Obama vs. Mitt: The Debate Fallout and the Economy

Allison Kade
Posted

The biggest news this week has been around the first presidential debate between President Obama and Mitt Romney Wednesday night, much of which centered on the economy, taxes and deficit reduction.

Both appealed to the middle class in their debate answers, with fewer ad hominem attacks than some commentators expected–focusing instead on the nitty gritty of policy detail.

Romney has been widely lauded for his debate performance, while Obama has been criticized for lacking his characteristic fire.

Romney tried to paint a picture of Obama as a proponent of big government, and himself as a champion of state empowerment and small business. Romney’s focus on small business and the middle class comes after the Obama campaign has cast him as a business bigwig with little regard for the struggling middle class.

Obama, meanwhile, tried to draw attention to the lack of specifics in some of Romney’s proposals, particularly his tax and deficit plan.

The two particularly clashed over tax policy, with Obama proposing to reduce the budget deficit with a mixture of spending cuts and tax increases on the wealthy (to that, Romney replied that those taxes would also hurt small businesses).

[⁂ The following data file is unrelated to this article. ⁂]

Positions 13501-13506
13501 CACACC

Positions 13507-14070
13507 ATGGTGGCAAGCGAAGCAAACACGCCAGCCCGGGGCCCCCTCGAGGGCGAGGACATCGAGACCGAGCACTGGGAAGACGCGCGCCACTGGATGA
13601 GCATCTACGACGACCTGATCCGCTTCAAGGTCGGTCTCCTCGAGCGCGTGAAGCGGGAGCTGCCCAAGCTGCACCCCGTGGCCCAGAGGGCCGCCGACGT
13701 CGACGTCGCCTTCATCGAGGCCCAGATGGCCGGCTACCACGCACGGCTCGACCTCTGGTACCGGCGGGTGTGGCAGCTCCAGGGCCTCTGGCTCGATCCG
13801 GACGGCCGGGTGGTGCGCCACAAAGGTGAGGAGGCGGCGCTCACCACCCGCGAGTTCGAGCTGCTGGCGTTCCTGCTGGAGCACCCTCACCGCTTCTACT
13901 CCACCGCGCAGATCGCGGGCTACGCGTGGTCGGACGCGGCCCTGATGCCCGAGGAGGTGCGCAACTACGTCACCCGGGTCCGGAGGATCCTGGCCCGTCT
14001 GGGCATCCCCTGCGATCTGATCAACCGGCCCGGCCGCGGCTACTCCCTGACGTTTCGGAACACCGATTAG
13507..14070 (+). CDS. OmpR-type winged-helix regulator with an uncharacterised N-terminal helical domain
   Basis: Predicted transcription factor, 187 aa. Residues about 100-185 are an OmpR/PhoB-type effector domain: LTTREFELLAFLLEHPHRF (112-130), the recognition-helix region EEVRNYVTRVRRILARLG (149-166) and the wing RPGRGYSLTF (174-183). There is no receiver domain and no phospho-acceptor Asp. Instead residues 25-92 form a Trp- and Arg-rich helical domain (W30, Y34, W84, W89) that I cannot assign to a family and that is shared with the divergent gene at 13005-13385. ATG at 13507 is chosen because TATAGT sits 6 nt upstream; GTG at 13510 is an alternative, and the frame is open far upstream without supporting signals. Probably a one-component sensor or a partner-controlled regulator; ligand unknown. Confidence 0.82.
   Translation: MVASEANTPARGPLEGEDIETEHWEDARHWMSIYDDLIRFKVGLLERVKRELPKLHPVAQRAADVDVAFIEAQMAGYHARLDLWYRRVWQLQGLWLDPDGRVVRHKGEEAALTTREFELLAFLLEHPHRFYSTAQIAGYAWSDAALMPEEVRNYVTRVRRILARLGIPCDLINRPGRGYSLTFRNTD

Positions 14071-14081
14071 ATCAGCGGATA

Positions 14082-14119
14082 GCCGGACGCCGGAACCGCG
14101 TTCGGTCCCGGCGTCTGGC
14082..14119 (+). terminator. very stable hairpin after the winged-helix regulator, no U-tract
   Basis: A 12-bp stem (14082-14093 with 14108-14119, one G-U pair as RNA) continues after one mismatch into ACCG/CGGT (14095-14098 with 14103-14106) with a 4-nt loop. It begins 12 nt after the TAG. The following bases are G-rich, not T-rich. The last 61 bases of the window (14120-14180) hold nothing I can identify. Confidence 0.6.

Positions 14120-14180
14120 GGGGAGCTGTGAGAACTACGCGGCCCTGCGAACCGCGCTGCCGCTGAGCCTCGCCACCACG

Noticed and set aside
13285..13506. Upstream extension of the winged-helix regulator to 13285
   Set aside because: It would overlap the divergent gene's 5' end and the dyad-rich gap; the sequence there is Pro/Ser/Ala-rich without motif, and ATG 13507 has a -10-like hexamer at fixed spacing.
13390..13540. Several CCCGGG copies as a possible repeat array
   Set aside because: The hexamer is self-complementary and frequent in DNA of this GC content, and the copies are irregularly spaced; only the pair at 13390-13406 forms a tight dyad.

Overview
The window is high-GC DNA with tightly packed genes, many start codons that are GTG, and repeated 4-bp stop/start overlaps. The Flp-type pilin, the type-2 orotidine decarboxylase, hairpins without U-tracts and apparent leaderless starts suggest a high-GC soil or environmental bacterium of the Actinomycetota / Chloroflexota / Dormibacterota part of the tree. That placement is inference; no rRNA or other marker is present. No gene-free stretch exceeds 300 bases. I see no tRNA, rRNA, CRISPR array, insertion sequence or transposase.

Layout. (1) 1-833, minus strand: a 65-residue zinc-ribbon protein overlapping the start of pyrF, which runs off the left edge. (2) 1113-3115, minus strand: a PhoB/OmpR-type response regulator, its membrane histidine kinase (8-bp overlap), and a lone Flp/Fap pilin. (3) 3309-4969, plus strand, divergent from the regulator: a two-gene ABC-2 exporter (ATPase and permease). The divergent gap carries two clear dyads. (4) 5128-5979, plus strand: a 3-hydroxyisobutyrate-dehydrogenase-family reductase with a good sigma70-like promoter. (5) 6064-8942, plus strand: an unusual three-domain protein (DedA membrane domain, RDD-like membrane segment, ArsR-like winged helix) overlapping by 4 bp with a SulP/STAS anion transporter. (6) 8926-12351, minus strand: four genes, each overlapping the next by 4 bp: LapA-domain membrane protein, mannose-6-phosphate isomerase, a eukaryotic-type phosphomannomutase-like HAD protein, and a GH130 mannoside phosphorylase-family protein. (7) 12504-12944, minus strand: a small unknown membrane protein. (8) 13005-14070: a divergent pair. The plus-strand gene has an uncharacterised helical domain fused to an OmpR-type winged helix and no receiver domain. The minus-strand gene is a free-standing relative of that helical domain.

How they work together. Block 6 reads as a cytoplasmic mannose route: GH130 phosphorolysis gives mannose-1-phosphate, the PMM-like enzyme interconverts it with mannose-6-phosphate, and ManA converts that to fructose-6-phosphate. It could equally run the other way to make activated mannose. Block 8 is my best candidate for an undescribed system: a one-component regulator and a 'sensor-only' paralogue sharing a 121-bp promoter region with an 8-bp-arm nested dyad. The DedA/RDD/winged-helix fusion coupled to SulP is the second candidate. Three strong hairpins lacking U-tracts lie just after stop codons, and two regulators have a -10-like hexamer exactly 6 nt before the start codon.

By contrast, Romney proposed reducing the deficit solely through cuts to governmental programs (to that, Obama replied that cutting programs would result in hardship for many people, which, too, would stifle economic growth).

In addition to discussing taxes and the deficit, the two candidates also discussed a host of topics including healthcare, Medicare and student loans.

This week in the Market, we take a closer look at a bold initiative in one downtrodden city: Free college for all—as well as a growing trend that could change the way you pay for just about everything.

College for Free: The Key to Strengthening the Economy?

In light of the presidential focus on the student loan burden: The Kalamazoo Promise offers free college to high school graduates of Kalamazoo, Michigan. Will it return the economic payoff hoped for?

How Your Phone Will Become Your Wallet and Credit Card

Will the coming payment revolution make cash and paper receipts obsolete? And what does it mean that retailers will know more about our behavior than ever before?